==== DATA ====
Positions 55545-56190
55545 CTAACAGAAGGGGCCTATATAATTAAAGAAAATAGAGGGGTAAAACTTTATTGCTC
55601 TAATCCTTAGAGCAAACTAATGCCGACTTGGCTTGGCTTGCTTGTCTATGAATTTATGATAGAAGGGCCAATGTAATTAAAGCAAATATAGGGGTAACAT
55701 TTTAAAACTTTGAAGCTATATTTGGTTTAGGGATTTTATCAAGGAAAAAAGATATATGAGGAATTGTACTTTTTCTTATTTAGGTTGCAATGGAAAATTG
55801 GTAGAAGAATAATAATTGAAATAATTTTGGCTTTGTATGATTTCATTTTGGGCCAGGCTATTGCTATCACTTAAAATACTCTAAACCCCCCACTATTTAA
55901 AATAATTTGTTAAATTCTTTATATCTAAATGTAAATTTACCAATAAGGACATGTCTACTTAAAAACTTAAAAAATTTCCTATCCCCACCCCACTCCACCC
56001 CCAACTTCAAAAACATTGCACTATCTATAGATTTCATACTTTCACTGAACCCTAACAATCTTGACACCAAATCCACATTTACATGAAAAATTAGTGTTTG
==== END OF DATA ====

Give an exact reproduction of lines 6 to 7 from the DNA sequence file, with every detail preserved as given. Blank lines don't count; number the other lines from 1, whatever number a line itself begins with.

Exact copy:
55901 AATAATTTGTTAAATTCTTTATATCTAAATGTAAATTTACCAATAAGGACATGTCTACTTAAAAACTTAAAAAATTTCCTATCCCCACCCCACTCCACCC
56001 CCAACTTCAAAAACATTGCACTATCTATAGATTTCATACTTTCACTGAACCCTAACAATCTTGACACCAAATCCACATTTACATGAAAAATTAGTGTTTG